This Black Female Founder Launched Her Own Size Inclusive Shoe Brand and Landed a Macy’s Retail Partnership
When Ahriana Edwards couldn’t find shoes in her size, she did something a college student might only dream about — she started her own brand.
“I’ve always had a problem just going into the store and really finding my shoe size,” Edwards, who wears a size 12 shoe, told FN. “I definitely felt myself growing up kind of insecure about how I want to show up in this world fashion-wise because I didn’t have the options available.”
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This issue came to a head when Edwards, who is now 24, began preparing for college graduation and had a hard time finding dressier shoes for the workplace in her size.
“That’s when I said something has to be done about it,” she said. “I got tired of complaining.”
So in 2020, Edwards began the process of launching Vaila, derived from the word “availability,” a new brand to meet the needs of women in extended shoe sizing.
Vaila, which offers shoes between sizes 9 and 14, launched in March 2022 via a mainly direct-to-consumer model. Just one year later, Edwards has inked the brand’s first major retail partnership with Macy’s for the spring 2023 season and is exploring similar partnerships moving forward.
“It’s surreal,” Edwards said of her shoes being sold at Macy’s this season. “Coming from so outside of retail and thinking that this was something so far in advance for me, it’s so fulfilling. And the most fulfilling thing about it was me just flashing back to younger me because I needed that. I needed to walk into a store and not have my size be a thing.”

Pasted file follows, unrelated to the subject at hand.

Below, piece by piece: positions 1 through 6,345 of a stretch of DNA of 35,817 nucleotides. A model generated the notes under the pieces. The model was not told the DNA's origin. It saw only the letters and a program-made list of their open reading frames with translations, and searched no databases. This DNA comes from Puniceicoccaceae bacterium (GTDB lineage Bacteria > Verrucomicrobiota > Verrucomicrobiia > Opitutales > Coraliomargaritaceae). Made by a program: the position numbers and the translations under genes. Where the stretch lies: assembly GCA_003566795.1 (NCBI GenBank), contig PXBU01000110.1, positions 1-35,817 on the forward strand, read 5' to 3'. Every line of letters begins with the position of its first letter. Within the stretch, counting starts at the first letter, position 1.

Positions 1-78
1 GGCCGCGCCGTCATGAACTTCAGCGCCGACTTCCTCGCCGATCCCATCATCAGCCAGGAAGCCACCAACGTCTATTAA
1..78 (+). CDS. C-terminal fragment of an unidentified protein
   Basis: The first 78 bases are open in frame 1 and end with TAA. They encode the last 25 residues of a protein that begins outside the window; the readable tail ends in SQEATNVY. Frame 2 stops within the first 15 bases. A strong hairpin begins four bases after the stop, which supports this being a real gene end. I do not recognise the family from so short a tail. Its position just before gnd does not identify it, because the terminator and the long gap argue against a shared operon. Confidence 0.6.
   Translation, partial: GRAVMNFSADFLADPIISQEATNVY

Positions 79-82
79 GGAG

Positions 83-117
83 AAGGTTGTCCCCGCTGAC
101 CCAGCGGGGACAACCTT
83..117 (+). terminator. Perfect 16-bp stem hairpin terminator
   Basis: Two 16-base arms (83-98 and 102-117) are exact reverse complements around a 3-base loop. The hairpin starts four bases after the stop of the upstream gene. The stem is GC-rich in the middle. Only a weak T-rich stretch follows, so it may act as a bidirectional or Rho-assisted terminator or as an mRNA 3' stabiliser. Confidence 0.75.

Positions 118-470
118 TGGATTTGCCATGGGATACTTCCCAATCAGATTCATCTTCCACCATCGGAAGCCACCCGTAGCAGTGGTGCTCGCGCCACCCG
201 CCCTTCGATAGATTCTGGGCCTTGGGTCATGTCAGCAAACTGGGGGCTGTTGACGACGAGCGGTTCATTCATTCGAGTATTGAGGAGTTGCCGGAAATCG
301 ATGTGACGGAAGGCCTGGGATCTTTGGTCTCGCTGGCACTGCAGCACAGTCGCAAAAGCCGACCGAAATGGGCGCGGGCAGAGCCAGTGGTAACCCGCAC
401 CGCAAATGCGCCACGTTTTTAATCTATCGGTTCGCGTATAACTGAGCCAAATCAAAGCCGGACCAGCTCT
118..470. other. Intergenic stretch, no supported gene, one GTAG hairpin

While the options for larger women’s shoes are tough to come by, some other brands have worked to address the problem in the past. Ashlie Hallman founded Smash Shoes, which focuses on sizes 10 and up, in 2014 after also struggling to find shoes to fit her size 13 feet. The brand at a time counted Lizzo and WNBA stars Nneka Ogwumike and Candice Parker as fans. Other brands have launched inclusive size ranges as well. Good American in 2020 launched its first collection of shoes offered in women’s sizes 4-14. Other major brands with size and widths options include New Balance, Vionic and Torrid.
As an outsider to the fashion industry, Edwards’ learning curve with Vaila was quick. When she started creating the brand in 2020, she leveraged contacts from her college’s fashion department to help design the shoes and made new connections at business incubators and accelerators for new founders. To raise funds, she participating in a variety of pitch competitions, which helped her raise over 80,000 to get the brand off the ground. In 2021, she was a winner of Pharrell Williams‘ Black Ambition Prize meant to help fund businesses from Black and Hispanic entrepreneurs.
Through these competitions and incubators, Edwards developed a network of industry mentors and connections as she broke into the industry. She’s currently the sole employee for the brand and typically moves between Atlanta and Charlotte, N.C. The shoes are produced in a factory in China.
As a young Black female founder, Edwards said she saw firsthand certain disparities for Black entrepreneurs when it comes to financing. Via the Macy’s S.P.U.R. Pathways program, which provides funding to diverse-owned and underrepresented businesses, Edwards was able to receive financial support to continue to grow her brand.
“As part of our social purpose platform, Mission Every One, we are committed to supporting diverse designers and using Macy’s platform to showcase their talent,” said Chris Steinmann, Macy’s VP and divisional business manager of center core. “Ahriana’s inclusive and unique shoe collection will provide our customers with even more choices to help them own their style.”
As the brand expands, Edwards is aiming to increase visibility with different sectors of people who might need bigger shoe sizes, such as expecting mothers whose feet sizes might change during pregnancy or female athletes who wear bigger sizes. Edwards also has connections with plus-size modeling agencies that might need extended shoe sizes for their models. Since the Macy’s partnership launched, Edwards said Vaila has been on the path toward profitability and she hopes to hire a full-time team to help the brand continue to grow.
“As a younger individual, I feel like this launch can inspire a lot of other younger founders to go out there and chase their dreams,” Edwards said. “It’s also a testimony to there being no perfect pathway into entrepreneurship, especially when you’re making an impact.”
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